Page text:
Sri Lanka's Chief Justice Shirani Bandaranayake went court asking to quash the decision of the committee saying she was denied natural justice, the committee was biased, and that it was not an independent tribunal.
The court of appeal has ruled that it had jurisdiction to hear the case, reports said, in a landmark decision that will lead to the judicial review of the actions of a parliamentary committee for the first time.
Sri Lanka's Speaker had previously said that the parliament was not bound by court decisions, a position that was backed by opposition leader Rani Wickremasinghe, who also has a habit of claiming that the parliament is 'supreme'.
The Chief Justice in her plaint had cited a submission made by Sri Lanka at the United Nations over shortcoming in the island's impeachment process for judges in seeking judicial review of a decision made by a parliamentary committee.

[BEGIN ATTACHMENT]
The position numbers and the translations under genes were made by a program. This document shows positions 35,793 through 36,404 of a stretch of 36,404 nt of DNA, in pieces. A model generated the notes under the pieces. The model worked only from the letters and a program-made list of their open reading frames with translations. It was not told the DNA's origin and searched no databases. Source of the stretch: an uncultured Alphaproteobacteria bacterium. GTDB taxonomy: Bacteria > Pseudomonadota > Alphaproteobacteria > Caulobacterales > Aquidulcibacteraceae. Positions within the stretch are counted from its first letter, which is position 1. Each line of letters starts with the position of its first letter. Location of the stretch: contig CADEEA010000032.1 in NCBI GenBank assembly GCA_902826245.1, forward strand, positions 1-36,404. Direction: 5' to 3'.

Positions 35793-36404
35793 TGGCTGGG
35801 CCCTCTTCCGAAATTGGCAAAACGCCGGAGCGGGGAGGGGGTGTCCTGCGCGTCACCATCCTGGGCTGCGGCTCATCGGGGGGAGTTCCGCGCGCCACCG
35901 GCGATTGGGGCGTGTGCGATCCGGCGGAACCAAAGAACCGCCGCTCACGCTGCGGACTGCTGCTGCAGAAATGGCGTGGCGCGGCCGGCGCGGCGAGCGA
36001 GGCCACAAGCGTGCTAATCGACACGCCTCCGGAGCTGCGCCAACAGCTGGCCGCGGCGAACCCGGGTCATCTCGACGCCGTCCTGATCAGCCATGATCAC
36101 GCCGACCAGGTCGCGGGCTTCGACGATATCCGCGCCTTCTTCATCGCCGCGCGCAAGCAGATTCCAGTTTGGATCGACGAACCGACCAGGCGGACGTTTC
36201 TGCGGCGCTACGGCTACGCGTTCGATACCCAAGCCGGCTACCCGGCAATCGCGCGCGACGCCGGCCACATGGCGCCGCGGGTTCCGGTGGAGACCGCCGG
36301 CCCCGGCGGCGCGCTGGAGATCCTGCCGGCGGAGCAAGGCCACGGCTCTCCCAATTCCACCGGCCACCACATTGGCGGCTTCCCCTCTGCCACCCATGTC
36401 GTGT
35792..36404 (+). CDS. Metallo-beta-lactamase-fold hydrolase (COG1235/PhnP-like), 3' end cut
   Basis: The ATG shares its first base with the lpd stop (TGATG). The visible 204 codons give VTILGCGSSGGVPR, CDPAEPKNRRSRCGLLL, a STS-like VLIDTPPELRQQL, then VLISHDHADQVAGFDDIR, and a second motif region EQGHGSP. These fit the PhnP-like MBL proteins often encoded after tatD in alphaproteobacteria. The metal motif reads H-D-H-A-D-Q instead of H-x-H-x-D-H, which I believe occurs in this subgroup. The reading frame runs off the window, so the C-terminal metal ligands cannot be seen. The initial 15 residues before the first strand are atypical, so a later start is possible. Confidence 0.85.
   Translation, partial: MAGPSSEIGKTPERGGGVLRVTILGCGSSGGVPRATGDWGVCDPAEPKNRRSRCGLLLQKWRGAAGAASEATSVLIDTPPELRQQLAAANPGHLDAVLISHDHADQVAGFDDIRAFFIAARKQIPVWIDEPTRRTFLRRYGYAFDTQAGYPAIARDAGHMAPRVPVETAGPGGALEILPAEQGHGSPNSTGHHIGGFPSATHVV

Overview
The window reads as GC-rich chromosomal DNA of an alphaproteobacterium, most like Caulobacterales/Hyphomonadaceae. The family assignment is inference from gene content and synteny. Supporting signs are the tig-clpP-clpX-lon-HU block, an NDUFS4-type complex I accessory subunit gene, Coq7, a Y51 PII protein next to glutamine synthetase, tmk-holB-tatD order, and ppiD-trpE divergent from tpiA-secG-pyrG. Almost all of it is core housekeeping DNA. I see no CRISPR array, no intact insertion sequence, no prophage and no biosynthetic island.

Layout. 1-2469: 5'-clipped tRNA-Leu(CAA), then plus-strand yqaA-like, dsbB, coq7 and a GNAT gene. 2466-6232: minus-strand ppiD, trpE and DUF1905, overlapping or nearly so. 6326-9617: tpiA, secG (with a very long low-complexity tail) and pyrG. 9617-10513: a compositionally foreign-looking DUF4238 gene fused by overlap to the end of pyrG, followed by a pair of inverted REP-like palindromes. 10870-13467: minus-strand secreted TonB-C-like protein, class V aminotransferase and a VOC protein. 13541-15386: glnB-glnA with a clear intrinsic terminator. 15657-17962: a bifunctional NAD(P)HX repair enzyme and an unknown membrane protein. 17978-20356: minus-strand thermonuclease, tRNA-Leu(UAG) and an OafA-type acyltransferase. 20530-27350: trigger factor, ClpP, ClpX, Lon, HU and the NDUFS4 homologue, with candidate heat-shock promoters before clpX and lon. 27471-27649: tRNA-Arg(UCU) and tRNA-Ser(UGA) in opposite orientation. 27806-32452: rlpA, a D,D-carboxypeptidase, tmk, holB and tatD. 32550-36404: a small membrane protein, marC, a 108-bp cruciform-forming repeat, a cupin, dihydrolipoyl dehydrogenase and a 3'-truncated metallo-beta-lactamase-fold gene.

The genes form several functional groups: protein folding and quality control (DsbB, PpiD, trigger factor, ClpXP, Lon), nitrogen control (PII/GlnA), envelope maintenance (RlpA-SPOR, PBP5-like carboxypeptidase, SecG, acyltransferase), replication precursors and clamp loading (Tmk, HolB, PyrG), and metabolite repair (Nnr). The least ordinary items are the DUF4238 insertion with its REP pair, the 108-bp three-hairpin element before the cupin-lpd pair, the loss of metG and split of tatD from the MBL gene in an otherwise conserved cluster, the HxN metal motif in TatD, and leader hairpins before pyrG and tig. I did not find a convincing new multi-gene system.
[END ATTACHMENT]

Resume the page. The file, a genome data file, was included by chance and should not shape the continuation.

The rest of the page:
"On the previous occasion the Human Rights Committee examined Sri Lanka’s periodic report, it express concern on the compatibility of the impeachment process with the scope and spirit of Article 14, since it would compromise the independence of the judiciary," the plaint said, quoting what is said was clause 302 in a set of documents.
"As stated above Article 107 a judge can be removed only on “proved grounds of misbehaviour or incapacity” and the standing orders allows for the judge in question defend himself either on his own or retaining a legal counsel, non adherence to the rules of natural justice by the inquiry committee would attract judicial review.
"Indeed nowhere either in the relevant constitutional provisions or the standing orders seek to exclude judicial scrutiny of the decisions of the inquiring committee. Thus, it is envisaged that if the inquiring committee were to misdirect itself in or breached the rules of natural justice its decisions could be subject to judicial review."